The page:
As much as outside factors can pressure you into thinking now is a good time to buy a home, make sure you think about what buying a home would do to your life situation. Here are six questions to ask yourself before buying a home.
Before Buying a Home, Answer these 6 Questions
1. Are you ready?
Buying a home can be very stressful, time consuming, and a lot of work, so before buying a home ask yourself: Are you ready? Are other large life events happening at the time you are considering buying a home? If you do chose to move, how will this affect your friends and family? Are your finances in order for you to get pre-approved for a mortgage?
These are all very important questions to ask before completing a pre-approval application through a mortgage lender. The last thing you want is to have paid earnest money on a home, paid for movers to help transfer your furniture, and sold a lot of your home décor just to find out that you aren’t actually ready to move. Consider making a pros and cons list to help you start to answer your questions and decide if moving is right for you and your family at this time.
2. Have you considered costs that come after moving in?
The expenses don’t stop when your real estate agent hands over your keys. Keep in mind before buying a home that you may need to purchase several appliances for the home, such as a washer, dryer, refrigerator, dishwasher, microwave, air conditioner, etc. So when making your new home budget, be prepared to buy large home items like appliances.
You also have to consider furniture/décor. When you move into a new home, you’ll be tempted to fill up the space. Wall décor, outside furniture, and kitchen décor are only a few places you’ll want to decorate. And finally, you’ll need to think about the cost of monthly utilities. Water, electricity, internet, water, and garbage are among the expenses you’ll see when moving into a new home.
3. How long do you plan on staying in the area?
The longer you plan to stay the more likely it is that you’ll build equity. Some experts say you should plan to live in a home for at least 5 years. This gives the home time to build enough equity to recoup the transaction costs as well prepare you for the down payment of the next home you’re planning to buy. So before buying a home, think about what factors could change in the next few years. If your job might require that you relocate soon, your household makeup is likely to change or some other circumstance could make the home you would choose now incompatible with your future needs, it might be smart to delay.
4. Have you checked out your finances and credit?
You don’t need to have a 720 credit score to qualify for a mortgage. A few different loan programs including FHA and VA often accept much loser scores. So make sure you know what constitutes your credit score, how you currently stand, and if you need to create a credit improvement plan to qualify for your preferred home loan.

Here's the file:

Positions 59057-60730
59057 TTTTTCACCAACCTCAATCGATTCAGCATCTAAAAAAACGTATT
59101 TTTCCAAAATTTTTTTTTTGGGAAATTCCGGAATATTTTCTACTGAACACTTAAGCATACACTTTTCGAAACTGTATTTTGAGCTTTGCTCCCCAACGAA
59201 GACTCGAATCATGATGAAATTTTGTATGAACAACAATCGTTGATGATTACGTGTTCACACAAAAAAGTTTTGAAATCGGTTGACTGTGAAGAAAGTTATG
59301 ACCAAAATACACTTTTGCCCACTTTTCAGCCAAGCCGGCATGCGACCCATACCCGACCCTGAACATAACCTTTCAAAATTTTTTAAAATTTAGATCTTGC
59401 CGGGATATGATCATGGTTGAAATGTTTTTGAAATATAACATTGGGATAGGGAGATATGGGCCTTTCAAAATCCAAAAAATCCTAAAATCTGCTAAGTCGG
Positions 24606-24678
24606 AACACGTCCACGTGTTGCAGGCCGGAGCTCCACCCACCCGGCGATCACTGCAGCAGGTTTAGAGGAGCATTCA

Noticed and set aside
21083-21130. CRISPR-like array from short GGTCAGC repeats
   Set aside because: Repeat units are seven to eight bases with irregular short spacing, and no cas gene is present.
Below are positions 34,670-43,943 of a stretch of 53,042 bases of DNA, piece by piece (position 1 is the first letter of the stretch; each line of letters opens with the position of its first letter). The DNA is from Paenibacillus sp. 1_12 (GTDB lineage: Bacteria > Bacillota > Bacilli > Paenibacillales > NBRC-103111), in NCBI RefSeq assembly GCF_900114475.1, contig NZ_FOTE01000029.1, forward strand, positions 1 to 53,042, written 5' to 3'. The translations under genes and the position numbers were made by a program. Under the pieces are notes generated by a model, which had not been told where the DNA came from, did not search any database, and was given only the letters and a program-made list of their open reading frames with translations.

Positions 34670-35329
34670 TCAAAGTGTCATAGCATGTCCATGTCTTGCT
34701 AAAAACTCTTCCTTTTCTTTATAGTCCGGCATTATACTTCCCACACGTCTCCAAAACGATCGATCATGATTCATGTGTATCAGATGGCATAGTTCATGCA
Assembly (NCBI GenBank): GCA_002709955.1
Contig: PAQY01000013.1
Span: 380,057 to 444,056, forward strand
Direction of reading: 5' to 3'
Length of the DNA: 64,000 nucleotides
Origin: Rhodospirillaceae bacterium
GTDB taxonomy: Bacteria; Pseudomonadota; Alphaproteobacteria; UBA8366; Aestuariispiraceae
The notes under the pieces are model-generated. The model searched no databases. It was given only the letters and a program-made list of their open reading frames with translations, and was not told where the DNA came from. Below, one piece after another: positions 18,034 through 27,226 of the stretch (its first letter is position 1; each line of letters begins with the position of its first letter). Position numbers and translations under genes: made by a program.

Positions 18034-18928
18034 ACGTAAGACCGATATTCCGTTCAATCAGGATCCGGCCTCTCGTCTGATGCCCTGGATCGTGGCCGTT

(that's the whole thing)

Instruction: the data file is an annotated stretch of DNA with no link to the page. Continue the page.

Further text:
It’s a good idea to examine your credit score now, see what’s making the biggest impact in your score (both positively and negatively) and create a plan to increase your score before applying for a home loan. Our team would be happy to talk to you at no cost or obligation about your current situation and discuss mortgage lending programs that might be ideal for you.
5. What’s your plan for living if you have to sell your home?
If you are considering buying your home and it’s a pre-sale, what’s your living situation going to be if you have to move out of your current home and your new home is not completed yet? For many reasons, closing dates are often altered. Depending on weather, shortages, and other factors, it’s possible that you may not be moving in on the date you were quoted when first agreeing to buy your new home. Apartments, family and friends are good resources to reach out to if you find yourself in that pickle. So make sure to consider a backup plan if your closing date does not work out.
6. Is the home a good decision?
Buying a home can be made on emotions. So make sure you’ve weighed the factors of moving before buying a home: location, commute, quality of home, neighborhood, walkability, schools, size of home and night life. Take your most important factors and evaluate the home based on what’s important to you. This way, you don’t end up spending more than you planned on for yesterday’s “dream home” that you are having second thoughts about now. If neighborhood is most important to you, think about what shops, restaurants, grocery stores, and parks are near the home in consideration. If downsizing is important to you, then make sure the floor plan makes sense and will accommodate your family comfortably. Whatever is your non-negotiable, make sure you’ve thought long and hard about its presence at your new home.